Although the plan, which aims to improve banks’ capital ratios and access to liquidity, is necessary, there are concerns about its impact on the country’s already badly damaged public accounts. Budget Minister Eric Woerth has, very optimistically, stated that it will not affect the government's target of a national budget deficit of 2.7% of GDP in 2009. Indeed, the 320 billion euro in guarantees should not have any impact on the public accounts, as long as no bank fails. However, the 40 billion euro set aside to recapitalise financial institutions will go onto the state's books as debt. Public debt is already projected to reach 65.3% of GDP by the end of 2008—well above the Maastricht Treaty limit of 60% of GDP—and, if fully utilised, the 40 billion euro will add approximately another 2 percentage points to this figure. Additionally, the cost of servicing this debt will surely have an impact on next year's budget. On the other hand, these costs may be counterbalanced by dividends and capital gains received from the government’s ownership of shares in the banks. Furthermore, if the measures are successful, they should help to stimulate economic activity, which may be reflected in higher tax receipts. As a result, it is impossible to determine with accuracy the final impact on the public accounts.
In a deviation from the measures seen in France and Germany, Italy has not created a fund for its rescue plan, with Finance Minister Giulio Tremonti stating that, "As of today, we estimate that it's not necessary to have a predetermined figure." The package of measures announced includes a Treasury guarantee for new bonds issued by banks until 31 December 2009 and valid for five years. The guarantee will be supplied at market prices and requires the approval of the Bank of Italy. Italy, Europe's third-largest economy, has also lowered the minimum collateral guarantee required of banks seeking a loan from the central bank to 500,000 euro, which should provide banks with capital until the bottlenecks in inter-bank lending are loosened. The Bank of Italy will also engage in a 40-billion-euro debt swap, taking on inferior bank debt for government bonds that can then be used to obtain financing from the ECB. The debt swap is due to begin on 16 October and to last for one month. Italy is in stark contrast to other European nations by providing no firm capital commitments; however, the government's reluctance to create a rescue fund could partly be a reflection of the restraints imposed by its substantial public debt, which stood at 104% of GDP in 2007.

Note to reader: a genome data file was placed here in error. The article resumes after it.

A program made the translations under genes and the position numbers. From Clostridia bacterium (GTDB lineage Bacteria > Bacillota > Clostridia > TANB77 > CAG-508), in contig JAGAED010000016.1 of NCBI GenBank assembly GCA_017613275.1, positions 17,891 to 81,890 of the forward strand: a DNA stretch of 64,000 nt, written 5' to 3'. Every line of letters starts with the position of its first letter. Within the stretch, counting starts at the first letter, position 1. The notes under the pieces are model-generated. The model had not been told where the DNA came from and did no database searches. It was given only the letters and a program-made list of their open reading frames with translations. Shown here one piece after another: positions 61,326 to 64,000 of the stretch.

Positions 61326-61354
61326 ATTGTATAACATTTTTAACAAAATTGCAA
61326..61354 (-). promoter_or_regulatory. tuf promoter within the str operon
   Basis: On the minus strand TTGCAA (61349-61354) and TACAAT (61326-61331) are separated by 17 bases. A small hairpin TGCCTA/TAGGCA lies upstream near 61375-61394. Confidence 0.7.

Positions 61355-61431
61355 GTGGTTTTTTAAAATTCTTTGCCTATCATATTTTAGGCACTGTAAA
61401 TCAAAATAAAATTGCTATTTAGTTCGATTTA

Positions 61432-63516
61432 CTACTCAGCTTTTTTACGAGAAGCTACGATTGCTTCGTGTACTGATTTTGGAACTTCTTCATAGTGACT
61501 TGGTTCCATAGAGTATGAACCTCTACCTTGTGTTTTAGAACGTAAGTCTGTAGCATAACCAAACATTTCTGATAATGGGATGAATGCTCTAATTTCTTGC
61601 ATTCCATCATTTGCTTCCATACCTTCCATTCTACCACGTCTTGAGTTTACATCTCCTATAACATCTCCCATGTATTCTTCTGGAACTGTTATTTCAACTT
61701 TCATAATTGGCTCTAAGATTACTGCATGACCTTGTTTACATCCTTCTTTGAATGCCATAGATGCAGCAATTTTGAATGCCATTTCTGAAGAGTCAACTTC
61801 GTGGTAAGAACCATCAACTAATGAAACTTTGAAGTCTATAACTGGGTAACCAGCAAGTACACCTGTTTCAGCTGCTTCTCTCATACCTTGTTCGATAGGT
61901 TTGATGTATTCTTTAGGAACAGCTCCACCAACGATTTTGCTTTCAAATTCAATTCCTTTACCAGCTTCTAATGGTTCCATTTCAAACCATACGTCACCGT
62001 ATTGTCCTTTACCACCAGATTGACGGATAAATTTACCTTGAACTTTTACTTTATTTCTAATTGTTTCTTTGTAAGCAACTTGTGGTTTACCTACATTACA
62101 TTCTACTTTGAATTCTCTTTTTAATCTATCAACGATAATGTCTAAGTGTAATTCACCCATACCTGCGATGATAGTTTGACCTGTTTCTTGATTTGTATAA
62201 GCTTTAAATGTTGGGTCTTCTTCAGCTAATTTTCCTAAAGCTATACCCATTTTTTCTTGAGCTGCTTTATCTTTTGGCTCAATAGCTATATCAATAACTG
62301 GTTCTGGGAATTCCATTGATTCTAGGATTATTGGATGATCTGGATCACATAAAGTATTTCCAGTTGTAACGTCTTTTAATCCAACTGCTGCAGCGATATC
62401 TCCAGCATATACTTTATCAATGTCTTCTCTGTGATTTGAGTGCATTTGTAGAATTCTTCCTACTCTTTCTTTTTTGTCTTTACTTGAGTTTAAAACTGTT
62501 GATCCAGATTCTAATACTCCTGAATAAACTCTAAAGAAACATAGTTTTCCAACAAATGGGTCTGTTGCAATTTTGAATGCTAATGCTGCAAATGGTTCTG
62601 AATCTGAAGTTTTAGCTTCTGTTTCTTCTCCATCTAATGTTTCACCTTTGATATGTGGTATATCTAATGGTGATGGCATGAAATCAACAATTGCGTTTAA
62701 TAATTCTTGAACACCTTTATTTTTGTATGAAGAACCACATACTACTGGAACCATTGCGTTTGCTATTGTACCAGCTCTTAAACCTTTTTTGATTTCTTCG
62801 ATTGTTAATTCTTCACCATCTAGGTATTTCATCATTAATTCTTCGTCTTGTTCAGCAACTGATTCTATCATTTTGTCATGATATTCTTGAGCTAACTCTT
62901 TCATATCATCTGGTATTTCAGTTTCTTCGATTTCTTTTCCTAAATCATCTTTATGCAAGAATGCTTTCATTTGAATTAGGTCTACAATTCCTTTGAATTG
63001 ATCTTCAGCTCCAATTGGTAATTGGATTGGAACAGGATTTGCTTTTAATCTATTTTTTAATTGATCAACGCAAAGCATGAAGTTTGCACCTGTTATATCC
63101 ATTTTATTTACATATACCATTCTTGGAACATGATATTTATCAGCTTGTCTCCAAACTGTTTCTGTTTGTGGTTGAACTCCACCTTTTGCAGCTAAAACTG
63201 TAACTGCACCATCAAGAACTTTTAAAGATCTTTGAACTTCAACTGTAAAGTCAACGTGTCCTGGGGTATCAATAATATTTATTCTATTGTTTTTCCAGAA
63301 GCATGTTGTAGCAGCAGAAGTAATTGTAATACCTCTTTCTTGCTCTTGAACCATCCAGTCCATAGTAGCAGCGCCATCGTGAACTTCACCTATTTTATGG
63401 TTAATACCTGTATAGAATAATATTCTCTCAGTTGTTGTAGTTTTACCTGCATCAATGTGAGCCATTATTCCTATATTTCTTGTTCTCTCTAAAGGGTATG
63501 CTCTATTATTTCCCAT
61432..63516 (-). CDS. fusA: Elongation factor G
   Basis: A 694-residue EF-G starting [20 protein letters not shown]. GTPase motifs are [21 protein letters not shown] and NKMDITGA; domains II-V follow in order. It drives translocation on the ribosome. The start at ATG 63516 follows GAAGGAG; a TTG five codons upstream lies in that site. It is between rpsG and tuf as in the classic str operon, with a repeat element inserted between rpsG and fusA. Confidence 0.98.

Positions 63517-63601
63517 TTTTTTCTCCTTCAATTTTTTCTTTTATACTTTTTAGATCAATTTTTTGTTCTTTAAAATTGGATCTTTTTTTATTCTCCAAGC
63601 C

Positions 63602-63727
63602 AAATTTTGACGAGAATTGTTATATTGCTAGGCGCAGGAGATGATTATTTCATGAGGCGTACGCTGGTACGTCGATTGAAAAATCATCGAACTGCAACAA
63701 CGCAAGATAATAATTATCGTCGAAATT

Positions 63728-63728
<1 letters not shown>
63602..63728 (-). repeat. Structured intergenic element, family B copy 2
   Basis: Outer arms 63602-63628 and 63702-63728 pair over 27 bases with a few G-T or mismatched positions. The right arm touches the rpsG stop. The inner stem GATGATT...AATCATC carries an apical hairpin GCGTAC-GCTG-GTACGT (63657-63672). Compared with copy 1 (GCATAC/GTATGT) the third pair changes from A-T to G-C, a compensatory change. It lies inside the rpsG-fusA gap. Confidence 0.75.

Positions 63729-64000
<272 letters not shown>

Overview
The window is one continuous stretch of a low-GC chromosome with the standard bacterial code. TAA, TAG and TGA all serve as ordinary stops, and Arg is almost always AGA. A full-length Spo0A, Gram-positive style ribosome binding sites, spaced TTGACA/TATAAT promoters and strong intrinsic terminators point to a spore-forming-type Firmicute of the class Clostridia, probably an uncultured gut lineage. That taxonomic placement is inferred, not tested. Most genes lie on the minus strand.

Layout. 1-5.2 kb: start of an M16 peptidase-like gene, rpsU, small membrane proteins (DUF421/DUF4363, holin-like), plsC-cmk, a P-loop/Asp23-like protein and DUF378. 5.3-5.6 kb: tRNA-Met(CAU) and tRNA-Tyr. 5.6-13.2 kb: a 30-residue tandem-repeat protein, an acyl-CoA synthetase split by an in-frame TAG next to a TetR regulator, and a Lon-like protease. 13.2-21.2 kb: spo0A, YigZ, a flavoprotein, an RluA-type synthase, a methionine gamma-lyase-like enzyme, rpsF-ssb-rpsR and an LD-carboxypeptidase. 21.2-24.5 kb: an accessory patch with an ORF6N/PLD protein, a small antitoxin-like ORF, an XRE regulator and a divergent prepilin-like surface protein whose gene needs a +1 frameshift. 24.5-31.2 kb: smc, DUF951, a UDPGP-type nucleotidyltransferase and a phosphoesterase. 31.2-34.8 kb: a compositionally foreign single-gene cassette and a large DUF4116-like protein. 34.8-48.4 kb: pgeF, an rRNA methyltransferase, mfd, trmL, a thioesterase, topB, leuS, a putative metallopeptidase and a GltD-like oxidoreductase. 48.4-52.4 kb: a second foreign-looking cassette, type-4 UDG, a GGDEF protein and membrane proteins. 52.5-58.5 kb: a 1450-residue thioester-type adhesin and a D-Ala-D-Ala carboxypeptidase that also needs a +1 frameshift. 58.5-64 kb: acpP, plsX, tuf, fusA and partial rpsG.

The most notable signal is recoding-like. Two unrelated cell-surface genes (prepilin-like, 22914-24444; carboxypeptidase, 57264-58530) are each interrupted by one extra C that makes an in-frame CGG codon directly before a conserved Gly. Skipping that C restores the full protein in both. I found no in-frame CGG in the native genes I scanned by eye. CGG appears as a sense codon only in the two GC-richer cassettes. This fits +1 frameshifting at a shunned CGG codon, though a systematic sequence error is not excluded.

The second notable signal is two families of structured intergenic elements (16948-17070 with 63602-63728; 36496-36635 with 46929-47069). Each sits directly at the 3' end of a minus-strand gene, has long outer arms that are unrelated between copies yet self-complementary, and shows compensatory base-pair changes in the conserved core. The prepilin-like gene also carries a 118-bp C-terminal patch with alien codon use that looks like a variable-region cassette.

Rest of Europe
- Austria's 100-billion-euro rescue fund will be divided, with 85 billion euro spent on debt guarantees and 15 billion euro on increasing equity held by banks.
- The Danish government yesterday also passed legislation to guarantee all bank deposits and liabilities in the case that a 4.7-billion-euro fund established by commercial lenders to insure account holders and corporations proves insufficient.
- The Dutch government has presented a 200-billion-euro package to prop up its financial sector, with the majority of the funds to be spent on facilitating inter-bank lending.
- Portugal has pledged to guarantee 20 billion euro (11.7% of annual GDP) in inter-bank lending through a credit line to banks.
- Spain yesterday passed a law guaranteeing bank debt (inter-bank loans) issued up to the end of the year, which will be valid for five years. The Spanish government also announced that it would not be creating a fund for recapitalising banks, since the country’s institutions are liquid, but it is authorised to do this if it becomes necessary. The government has made 100 billion euro in funding available for the measures.
- Norway (which is not part of the Eurozone) on Sunday introduced a 41-billion-euro package to increase banks’ liquidity based around the issuing of new government bonds.
- Scandinavian countries are also expected to present bail-out packages, but they are not thought to include recapitalisation measures since their banks appear to be on a firmer footing than their European counterparts.
- Furthermore, the remaining members of the Eurozone are also expected to reveal packages today, in time for the start of an EU summit tomorrow, at which the financial crisis is expected to be one of the key issues on the agenda.
Outlook and ImplicationsThe main aim of the pan-European strategy is to unfreeze inter-bank lending, the lack of which has been one of the principal drivers of the financial crisis. Depending on the levels of take-up of the packages and the still-real possibility of banks failing, European governments could be taking a large risk with taxpayers’ money. Nevertheless, Global Insight believes that the governments had no alternative but to implement these measures, which, as part of a global response to the crisis, represent a step in the right direction to ease the current turmoil in the financial markets. The packages appear to be having the desired effect, with stock markets making modest recoveries yesterday—the German DAX 30 closed 11.4% higher, the London FTSE 100 closed up 8%, and the French CAC 40 jumped 11%. The rebuilding of investor confidence is likely to be a long-term project; however, improved financial regulation currently being debated by the EU is likely to make this a much smoother process.